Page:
In face to face interviews, the bad Melbourne wellness influencer has been curiously evasive. Her social media support base started to collapse, and she in April 2015 admitted that her claims of having multiple cancers were untrue. In May 2016, Consumer Affairs Victoria announced legal action against Belle Gibson and Inkerman Road Nominees Pty Ltd (originally known as Belle Gibson Pty Ltd) for “false claims…concerning her diagnosis with terminal brain cancer, her rejection of conventional cancer treatments in favour of natural remedies, and the donation of proceeds to various charities.” On March 15, 2017, the Federal Court supported most of those claims, concluding that, “Ms. Gibson had no reasonable basis to believe she had cancer.” The authorities described Belle’s actions as “particularly predatory”[5] and “deceit on a grand scale, for personal profit.”

Victims of the cancer conwoman

Out of thousands of hundreds of Belle’s Instagram followers, there were many individuals who came to believe that the natural remedies she marketed were indeed effective. Pixie Turner is one of them. Pixie rejected doctors’ advice and embraced the diet and lifestyle Belle promoted on social media, innocently hoping to heal her illness. Maxine Ali, another victim, gave up medication for an underlying condition to follow Belle’s example. “Seeing someone like Belle heal themselves made me feel hopeful,” she says. “This was the answer to everything I had been looking for,” said Maxine. However, Maxine’s health plummeted dangerously within a year. 

Belle’s cancer scam ends in court fines

Deceit, fabrication, and manipulation ended badly for Belle. According to court documents, she received $440,500 but donated only about $10,000 to charity. In 2017, the court fined her $410,000 for misleading and deceptive conduct.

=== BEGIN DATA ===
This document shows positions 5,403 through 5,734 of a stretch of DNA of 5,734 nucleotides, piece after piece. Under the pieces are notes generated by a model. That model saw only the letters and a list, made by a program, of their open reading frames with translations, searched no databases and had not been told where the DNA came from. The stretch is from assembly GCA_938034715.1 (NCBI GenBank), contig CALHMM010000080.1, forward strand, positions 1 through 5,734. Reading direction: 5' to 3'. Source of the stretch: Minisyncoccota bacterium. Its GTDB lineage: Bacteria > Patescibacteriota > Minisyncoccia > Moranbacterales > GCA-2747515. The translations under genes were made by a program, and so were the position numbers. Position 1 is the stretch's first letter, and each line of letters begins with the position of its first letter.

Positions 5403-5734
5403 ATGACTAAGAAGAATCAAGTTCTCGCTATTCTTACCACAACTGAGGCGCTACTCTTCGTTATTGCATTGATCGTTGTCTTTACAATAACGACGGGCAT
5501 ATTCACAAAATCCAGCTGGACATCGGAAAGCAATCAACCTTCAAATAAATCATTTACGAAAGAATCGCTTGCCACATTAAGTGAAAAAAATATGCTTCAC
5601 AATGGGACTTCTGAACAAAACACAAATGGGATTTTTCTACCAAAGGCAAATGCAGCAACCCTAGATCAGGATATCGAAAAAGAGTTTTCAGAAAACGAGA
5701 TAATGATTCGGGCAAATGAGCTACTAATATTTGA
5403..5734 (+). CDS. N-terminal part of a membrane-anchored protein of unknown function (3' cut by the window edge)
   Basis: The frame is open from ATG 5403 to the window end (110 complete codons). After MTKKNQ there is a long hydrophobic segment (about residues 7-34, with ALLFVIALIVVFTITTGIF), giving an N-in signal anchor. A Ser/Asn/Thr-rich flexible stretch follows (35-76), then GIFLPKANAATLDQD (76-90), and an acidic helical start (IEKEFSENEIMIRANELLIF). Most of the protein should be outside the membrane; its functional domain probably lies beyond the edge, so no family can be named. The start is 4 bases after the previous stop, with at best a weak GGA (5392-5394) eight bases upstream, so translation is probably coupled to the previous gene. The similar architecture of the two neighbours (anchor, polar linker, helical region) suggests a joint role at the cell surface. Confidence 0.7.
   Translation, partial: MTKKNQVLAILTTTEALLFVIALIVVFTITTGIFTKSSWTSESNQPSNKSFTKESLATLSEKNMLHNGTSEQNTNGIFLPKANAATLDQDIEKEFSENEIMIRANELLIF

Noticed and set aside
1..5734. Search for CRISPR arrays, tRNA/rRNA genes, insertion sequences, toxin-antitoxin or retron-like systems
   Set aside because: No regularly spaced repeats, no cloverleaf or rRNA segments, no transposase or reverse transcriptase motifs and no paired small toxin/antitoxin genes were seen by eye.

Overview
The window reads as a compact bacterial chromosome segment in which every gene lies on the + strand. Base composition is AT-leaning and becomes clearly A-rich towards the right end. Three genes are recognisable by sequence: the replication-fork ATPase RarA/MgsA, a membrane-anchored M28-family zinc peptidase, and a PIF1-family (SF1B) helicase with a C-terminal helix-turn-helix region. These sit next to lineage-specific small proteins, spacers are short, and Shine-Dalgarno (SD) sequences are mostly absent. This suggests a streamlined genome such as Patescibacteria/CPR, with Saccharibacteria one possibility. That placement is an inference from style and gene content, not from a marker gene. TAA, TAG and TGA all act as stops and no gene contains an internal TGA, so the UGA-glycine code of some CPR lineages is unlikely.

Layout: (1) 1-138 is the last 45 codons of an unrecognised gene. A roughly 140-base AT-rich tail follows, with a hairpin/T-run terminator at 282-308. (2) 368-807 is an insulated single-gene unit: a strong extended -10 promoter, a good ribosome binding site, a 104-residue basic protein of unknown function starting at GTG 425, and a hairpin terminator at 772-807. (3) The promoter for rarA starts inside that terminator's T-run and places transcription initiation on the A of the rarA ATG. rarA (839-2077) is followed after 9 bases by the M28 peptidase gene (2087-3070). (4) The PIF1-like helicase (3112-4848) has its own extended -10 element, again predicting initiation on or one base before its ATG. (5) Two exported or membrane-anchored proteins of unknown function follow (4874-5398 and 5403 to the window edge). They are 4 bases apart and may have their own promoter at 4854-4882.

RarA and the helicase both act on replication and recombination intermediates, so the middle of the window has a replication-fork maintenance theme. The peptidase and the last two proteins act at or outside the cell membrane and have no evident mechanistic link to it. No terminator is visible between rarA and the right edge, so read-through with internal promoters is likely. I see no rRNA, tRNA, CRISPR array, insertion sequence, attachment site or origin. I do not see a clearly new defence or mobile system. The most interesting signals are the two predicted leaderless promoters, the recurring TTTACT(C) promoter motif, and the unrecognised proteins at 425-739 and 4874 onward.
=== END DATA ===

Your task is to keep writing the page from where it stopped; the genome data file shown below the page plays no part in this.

Gibson has previously appeared in the federal court claiming inability to pay the fine, despite a financial analysis showing she spent about $91,000 between 2017 and 2019 on clothes, cosmetics, holidays and cryptocurrency investments. She now owes more than $500,000 in fines, penalties and interest.

On Friday, May 21, 2021, authorities raided Belle’s Northcote, Melbourne home following her failure to pay the fines. “Ms Gibson owes the Victorian public a substantial debt and Consumer Affairs Victoria will continue to pursue repayment,” a Consumer Affairs Victoria spokesperson said in a statement.

Belle Gibson’s personal and family life

Belle Gibson has a nine-year-old son who lives with her along with a man named “Clive”.

When the court questioned her about her living situation, Belle was adamant her and Clive were not in a relationship, and claimed to not know what he does for work. She did confirm, however, that he regularly pays for things like energy bills, a gardener, legal costs and rent. When questioned about a trip she took with her son to East Africa – cost $5,000 – she said that Clive paid for it.

Call to action

Belle deliberately told lies about her medical condition, which did have serious health consequences for people who believed and tried to follow her lies. She made money for herself out of the lies. Her plan was a carefully-planned con. If anyone else tries to pull off a similar con in the future, people will be a bit more likely to check the facts before believing it.